Categories: Recover
Tags: Running

Halloween special | Is running scared bad for your health?

October 24, 2016

Halloween is here with scary zombies, fit mummies and pleasant goosebumps . But is there a downside to fear? Can running scared be bad for your health?

What is the best way to get rid of a demon?

Exorcise a lot!

Experiencing feelings of fear and anxiety can be traced back to our earliest human development with our ancestors relying on these primal emotions to keep them alive. To learn from such primitive fight or flight reactions has enabled us to evolve as a species.

Fast forward a few million years and we still very much experience the same feelings, albeit not quite in the same situations! Faced with a scary or high pressured scenario causes the all-too-familiar feelings of increased heart rate and blood pressure and sweaty palms. But are these effects a positive or negative? Should we embrace it or try to ignore and suppress it? Does it impair performance or enhance it, and with the advent of running apps and mass participation events where we’re chased by zombies to make us run faster and therefore work harder, is being scared during training something we should even try and provoke?

Fear and performance

Our mind (mental and emotional state) can significantly affect our body and therefore our ability to perform.

Our mind (mental and emotional state) can significantly affect our body and therefore our ability to perform.

At one end of this concept we have positive emotions and high energy which are associated with feelings of being alert, enthusiastic, lively and energetic, which in turn results in feeling in control, focused, calm, muscles relaxed, which will lead to the highest probability of outstanding performance. Conversely at the other end of the spectrum we have negative emotions and low energy, which are associated with feelings of annoyance, disinterest, boredom, lack of drive and motivation and being irritated, which in turn results in feelings of muscle tension and lack of focus, which ultimately leads to the lowest probability of outstanding performance.

We can find ourselves at either extreme or anywhere in between, so as you can see, fear causes our body to feel unprepared for imminent performance and as a result we don’t execute movement or skill correctly.

Dealing with fear

There is a difference between real fear and those aforementioned pleasant goosebumps. A virtual zombie run can feel more like a challenge than a genuinely scary situation in which you’re afraid for your life. Fear is not a positive emotion, but excitement is.

Replace the feelings and emotions associated with fear into positive energy. Tell yourself that you’re excited and ready to go and that your heightened awareness is your mind and body preparing to execute at a high level. Using self-talk to calm yourself down with phrases like “I need to relax” notifies the brain that something is wrong and that you’re fearful of an upcoming event, which in turn reinforces negativity and detrimental feelings both physically and mentally. So the next time you face such a situation take the view that being scared is your body and mind getting ready to deliver at your highest level.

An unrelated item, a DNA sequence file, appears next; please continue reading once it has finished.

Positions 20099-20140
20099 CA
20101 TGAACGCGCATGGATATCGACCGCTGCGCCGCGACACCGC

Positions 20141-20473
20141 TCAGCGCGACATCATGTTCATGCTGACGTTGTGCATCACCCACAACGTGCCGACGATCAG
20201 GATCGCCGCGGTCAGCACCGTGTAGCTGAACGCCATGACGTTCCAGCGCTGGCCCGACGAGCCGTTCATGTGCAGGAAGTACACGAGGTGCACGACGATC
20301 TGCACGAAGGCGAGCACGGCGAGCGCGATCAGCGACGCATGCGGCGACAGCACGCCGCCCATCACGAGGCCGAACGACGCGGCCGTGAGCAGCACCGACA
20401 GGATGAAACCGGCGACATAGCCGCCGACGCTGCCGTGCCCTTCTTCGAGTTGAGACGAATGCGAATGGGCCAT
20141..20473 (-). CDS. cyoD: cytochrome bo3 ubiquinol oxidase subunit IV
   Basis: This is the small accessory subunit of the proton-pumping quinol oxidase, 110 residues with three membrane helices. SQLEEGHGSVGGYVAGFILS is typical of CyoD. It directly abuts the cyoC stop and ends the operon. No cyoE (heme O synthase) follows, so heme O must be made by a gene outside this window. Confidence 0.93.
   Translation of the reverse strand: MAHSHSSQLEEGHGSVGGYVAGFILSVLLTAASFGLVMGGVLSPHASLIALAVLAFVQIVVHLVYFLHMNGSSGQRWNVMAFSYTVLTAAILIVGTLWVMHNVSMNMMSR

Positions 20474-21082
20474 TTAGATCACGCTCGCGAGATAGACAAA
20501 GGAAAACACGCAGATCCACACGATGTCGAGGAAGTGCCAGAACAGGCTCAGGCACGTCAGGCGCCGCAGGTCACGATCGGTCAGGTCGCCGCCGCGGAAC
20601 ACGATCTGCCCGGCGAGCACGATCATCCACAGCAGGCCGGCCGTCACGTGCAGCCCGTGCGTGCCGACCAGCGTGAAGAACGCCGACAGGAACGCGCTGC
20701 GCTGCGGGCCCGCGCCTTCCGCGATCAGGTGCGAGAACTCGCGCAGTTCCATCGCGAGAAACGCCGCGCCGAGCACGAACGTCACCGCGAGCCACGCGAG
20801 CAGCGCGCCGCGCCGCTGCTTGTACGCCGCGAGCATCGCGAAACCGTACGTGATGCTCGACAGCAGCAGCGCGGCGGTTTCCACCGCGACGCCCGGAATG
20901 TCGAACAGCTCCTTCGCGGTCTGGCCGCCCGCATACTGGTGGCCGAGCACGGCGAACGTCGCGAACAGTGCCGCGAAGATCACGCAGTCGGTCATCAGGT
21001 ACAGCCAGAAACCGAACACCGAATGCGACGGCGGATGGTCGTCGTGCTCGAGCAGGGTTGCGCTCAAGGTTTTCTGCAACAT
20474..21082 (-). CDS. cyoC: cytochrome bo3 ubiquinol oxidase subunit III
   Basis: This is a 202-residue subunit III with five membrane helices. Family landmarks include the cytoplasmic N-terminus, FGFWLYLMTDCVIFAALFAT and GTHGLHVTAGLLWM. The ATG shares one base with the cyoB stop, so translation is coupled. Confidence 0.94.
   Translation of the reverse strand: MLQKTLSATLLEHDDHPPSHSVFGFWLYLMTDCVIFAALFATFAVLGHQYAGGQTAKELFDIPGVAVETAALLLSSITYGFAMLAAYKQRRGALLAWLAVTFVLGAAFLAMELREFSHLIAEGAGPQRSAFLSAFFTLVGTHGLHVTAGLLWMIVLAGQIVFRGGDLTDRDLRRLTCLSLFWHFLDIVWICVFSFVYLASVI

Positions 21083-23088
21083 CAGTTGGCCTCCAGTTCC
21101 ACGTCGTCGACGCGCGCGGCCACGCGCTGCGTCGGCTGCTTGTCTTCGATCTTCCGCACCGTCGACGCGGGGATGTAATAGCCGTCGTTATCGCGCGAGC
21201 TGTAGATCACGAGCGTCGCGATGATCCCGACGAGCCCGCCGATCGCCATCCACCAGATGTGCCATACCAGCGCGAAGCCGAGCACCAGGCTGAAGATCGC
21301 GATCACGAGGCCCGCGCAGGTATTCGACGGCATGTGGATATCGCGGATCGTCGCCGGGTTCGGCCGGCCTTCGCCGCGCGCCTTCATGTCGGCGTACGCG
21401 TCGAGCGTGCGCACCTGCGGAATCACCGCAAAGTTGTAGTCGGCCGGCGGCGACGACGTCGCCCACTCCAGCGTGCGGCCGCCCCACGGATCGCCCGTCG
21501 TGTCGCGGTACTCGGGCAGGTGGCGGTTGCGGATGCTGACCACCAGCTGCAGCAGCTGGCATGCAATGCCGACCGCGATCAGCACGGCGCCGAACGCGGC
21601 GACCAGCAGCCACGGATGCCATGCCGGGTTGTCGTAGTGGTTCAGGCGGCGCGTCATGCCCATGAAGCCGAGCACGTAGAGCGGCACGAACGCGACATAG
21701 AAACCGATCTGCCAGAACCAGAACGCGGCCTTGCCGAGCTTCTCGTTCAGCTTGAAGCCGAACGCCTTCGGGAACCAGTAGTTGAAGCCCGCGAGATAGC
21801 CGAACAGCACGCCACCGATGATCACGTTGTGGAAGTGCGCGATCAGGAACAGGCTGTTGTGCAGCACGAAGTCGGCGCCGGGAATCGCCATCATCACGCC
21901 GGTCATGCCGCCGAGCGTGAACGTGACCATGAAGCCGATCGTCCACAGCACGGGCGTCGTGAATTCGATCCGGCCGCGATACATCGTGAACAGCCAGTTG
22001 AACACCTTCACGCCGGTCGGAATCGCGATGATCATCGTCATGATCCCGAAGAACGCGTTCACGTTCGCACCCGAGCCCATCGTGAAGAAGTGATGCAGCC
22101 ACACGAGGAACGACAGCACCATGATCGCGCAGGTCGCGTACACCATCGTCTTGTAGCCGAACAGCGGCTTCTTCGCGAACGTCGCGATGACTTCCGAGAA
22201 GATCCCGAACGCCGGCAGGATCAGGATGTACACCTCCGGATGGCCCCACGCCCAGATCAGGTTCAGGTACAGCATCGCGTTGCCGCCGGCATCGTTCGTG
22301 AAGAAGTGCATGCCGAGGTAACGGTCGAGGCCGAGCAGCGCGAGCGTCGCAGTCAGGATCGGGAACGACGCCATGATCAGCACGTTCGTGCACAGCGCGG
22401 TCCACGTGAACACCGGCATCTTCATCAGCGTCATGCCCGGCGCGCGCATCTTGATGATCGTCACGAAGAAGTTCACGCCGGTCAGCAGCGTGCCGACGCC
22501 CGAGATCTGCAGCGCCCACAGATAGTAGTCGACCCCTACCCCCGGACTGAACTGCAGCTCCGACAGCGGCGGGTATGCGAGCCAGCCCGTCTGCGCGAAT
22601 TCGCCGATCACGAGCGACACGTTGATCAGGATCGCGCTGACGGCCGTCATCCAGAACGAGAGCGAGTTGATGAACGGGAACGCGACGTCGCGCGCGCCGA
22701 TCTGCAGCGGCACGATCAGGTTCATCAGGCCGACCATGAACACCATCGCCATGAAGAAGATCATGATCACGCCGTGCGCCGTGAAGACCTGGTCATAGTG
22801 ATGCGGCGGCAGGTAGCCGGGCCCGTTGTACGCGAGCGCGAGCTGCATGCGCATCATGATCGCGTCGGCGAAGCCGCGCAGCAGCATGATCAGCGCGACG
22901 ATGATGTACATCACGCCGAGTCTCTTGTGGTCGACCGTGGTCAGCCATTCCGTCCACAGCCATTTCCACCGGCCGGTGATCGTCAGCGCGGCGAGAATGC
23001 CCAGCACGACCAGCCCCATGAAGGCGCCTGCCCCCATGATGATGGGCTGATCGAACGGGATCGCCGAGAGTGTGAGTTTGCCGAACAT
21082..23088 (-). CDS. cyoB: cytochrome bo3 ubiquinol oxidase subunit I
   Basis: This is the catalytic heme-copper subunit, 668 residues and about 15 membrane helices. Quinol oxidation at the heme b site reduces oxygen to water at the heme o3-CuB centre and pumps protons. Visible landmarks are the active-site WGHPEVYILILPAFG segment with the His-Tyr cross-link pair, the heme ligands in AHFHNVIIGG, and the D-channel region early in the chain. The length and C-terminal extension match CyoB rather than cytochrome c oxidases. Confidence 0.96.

Replace the feelings and emotions associated with fear into positive energy.

Perhaps not the first person you’d think of to hold your hand when watching a scary film, making your way through a haunted house, or answering the door to some scary trick-or-treaters, Bear Grylls is however someone you would trust in a scary situation in the wild. “I’ve learnt to manage that fear. I treat fear as an emotion that’s there to sharpen me for what I need to do. It’s my body giving me heightened senses and a good awareness so I can do what I’m about to do in a heightened state…Fear is something that can serve me rather than dominate me”.

When your body is bombarded with adrenaline and your brain with dopamine, the response is an increase in blood pressure and heart rate, pupil dilation and expansion of the airways pushing oxygen to your muscles. If faced with a genuinely scary situation your body will be preparing its fight or flight response, however if we recognize the scare as safe, the sensation of being pumped up can actually be a pleasurable one.

So running scared isn’t bad for you per se.

So running scared isn’t bad for you per se. The human species has used this emotion for millions of years to recognize when it’s time to get out of a sticky situation. Repeatedly being subjected to genuine fear in a dangerous environment may not be advisable, however with the correct mind-set feelings of fear and being scared have the potential to benefit the experiences you find yourself in.

Whether you’re running away from zombies on your phone or real life ghouls and ghosts this Halloween, embrace the fear. Turn it into positive energy to train like you’ve never trained before.

Happy Halloween!